Getting The Message

It ain’t just what you say, it’s the way that you say it

10 min read
Opening illustration for this feature article.
Illustration: Jonathan Barkat

Much of the sophisticated surveillance equipment that the United States used to win the Cold War is hardly tailored to the “war” on terrorism, say intelligence observers both inside and outside the government. For one thing, reconnaissance satellites developed to measure every cubic yard of concrete poured into Soviet airstrips, missile silos, bunkers, and radar posts are overkill for keeping tabs on a mobile enemy who may build perfectly adequate facilities out of scrap lumber and plastic sheeting. Similarly, undersea listening posts designed to catch stealth submarines may be useless against weapons that enter the United States by rustbucket freighter.

But sheer volume of data is an even bigger problem [see “Listening In”]. Intelligence aimed against “asymmetric warfare,” says Robert Popp, deputy director of the Defense Advanced Research Projects Agency’s (DARPA’s) Information Awareness office, must be able to pick up on clues generated by the behavior of a few isolated conspirators scattered across the globe while ignoring the billions of conversations and other transactions conducted by innocent individuals. Intelligence analysts need ways of detecting and recognizing the significance of such unorthodox activities as the anomalous flight training that preceded the attacks against the World Trade Center and the Pentagon. Being able to spot known terrorists’ faces in airports, recognize their voices reliably on tapped phone lines, or discover what they are saying in a timely fashion would also be nice.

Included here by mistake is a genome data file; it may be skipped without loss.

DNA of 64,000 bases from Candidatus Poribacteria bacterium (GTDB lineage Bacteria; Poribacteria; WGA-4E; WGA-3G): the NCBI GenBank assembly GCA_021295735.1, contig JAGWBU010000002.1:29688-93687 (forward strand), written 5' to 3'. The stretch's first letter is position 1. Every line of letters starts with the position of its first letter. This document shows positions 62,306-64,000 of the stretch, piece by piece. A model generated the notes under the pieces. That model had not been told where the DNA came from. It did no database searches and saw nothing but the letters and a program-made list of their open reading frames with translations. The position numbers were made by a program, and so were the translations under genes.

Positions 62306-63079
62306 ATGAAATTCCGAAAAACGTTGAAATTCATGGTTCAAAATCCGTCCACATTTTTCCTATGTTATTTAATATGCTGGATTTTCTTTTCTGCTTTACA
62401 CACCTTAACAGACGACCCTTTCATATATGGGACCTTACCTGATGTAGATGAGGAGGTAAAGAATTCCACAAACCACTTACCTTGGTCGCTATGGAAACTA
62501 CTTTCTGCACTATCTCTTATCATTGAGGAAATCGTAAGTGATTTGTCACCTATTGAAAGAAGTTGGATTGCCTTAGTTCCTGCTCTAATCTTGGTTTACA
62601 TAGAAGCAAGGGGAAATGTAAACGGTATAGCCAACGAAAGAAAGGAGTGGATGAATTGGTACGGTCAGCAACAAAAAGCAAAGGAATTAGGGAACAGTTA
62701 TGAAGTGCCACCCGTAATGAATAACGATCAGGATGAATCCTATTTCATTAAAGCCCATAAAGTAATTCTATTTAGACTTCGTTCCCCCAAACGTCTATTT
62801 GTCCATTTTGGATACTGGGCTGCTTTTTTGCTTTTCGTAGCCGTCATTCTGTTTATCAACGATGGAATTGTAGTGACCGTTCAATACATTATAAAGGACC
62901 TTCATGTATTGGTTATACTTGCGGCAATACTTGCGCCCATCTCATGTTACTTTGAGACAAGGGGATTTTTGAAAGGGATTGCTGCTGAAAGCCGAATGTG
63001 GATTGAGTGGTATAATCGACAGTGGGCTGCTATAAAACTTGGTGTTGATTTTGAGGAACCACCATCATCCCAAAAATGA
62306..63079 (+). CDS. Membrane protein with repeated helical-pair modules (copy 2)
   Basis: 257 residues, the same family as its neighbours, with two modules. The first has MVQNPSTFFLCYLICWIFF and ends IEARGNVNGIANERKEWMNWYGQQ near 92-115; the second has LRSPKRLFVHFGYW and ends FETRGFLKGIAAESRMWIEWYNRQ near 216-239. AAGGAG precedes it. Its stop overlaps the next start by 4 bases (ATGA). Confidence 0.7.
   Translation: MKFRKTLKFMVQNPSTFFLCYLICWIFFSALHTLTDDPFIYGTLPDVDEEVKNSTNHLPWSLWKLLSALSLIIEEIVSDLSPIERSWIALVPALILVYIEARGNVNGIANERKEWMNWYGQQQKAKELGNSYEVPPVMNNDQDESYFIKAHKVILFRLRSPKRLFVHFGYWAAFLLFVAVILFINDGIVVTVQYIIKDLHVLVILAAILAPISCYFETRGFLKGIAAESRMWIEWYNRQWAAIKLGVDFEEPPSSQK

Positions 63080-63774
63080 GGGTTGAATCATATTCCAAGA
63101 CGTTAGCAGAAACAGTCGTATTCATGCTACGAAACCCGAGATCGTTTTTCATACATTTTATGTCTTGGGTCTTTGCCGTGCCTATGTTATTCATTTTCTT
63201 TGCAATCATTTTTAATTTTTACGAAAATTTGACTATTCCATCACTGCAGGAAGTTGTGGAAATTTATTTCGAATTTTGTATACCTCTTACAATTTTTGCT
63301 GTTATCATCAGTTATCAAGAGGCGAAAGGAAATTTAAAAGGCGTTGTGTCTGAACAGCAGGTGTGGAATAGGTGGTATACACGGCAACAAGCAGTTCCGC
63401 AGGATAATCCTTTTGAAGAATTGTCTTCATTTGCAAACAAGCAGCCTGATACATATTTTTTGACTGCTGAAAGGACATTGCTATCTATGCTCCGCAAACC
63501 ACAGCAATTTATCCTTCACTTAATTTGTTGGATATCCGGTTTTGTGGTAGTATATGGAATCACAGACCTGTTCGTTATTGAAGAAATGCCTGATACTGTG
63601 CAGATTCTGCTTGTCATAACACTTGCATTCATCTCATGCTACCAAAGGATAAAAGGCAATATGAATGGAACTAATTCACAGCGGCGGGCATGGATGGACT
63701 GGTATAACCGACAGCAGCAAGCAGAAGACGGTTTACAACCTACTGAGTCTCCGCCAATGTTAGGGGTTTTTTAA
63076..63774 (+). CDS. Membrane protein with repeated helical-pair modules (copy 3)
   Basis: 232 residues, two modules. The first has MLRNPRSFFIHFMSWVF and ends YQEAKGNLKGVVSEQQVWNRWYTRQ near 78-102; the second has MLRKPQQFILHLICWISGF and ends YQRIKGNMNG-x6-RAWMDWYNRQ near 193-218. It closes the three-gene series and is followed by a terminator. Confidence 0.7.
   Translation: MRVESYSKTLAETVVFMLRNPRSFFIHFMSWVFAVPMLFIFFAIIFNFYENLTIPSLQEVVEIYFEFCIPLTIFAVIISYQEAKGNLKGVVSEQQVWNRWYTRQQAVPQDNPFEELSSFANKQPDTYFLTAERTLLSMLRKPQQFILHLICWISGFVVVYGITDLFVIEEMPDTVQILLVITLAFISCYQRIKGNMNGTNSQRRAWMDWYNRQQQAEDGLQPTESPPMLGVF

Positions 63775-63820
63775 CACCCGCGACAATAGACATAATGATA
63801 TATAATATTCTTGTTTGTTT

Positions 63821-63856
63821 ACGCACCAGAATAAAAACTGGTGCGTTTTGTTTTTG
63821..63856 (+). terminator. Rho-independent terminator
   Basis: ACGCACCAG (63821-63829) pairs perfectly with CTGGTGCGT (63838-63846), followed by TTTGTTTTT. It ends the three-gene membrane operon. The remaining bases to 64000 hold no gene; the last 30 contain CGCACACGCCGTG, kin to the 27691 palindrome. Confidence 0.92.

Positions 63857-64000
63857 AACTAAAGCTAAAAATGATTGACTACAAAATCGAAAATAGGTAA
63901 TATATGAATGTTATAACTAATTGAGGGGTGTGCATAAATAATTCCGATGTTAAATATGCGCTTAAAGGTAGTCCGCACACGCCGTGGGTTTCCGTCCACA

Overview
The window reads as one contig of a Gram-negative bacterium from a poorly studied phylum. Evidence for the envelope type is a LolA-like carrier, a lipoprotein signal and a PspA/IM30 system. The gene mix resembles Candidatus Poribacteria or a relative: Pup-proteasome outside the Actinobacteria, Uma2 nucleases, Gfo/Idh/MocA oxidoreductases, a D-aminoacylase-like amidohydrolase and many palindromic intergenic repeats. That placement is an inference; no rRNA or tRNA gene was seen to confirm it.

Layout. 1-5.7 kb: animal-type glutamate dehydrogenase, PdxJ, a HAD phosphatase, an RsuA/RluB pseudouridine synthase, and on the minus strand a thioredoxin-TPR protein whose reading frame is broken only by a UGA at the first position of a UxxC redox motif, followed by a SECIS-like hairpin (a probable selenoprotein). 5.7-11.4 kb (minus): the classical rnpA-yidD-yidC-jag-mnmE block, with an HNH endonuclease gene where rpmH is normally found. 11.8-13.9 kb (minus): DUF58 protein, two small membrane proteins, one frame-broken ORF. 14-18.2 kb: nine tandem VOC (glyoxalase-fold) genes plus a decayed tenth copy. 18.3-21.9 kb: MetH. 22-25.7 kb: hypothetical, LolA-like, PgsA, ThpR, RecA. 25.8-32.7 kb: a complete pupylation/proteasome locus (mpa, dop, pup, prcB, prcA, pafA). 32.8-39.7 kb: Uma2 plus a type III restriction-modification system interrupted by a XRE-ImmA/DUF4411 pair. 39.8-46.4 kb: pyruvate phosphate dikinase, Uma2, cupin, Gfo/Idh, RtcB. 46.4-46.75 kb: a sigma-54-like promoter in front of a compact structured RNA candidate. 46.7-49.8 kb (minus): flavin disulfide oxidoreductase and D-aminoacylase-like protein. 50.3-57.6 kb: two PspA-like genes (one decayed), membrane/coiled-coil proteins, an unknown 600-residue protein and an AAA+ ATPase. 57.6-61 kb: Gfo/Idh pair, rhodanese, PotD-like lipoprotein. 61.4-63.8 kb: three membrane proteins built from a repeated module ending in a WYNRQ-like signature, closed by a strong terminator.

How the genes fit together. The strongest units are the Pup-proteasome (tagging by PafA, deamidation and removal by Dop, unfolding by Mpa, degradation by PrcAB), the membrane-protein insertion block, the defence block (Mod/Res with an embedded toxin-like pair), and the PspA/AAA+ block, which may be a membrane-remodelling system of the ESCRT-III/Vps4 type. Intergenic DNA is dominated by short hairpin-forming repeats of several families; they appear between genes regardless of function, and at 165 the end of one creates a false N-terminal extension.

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A teleoperated humanoid robot torso stands in a kitchen assembling a turkey sandwich from ingredients on a tray

Video Friday is your weekly selection of awesome robotics videos, collected by your friends at IEEE Spectrum robotics. We also post a weekly calendar of upcoming robotics events for the next few months. Please send us your events for inclusion.

CoRL 2022: 14–18 December 2022, AUCKLAND, NEW ZEALAND

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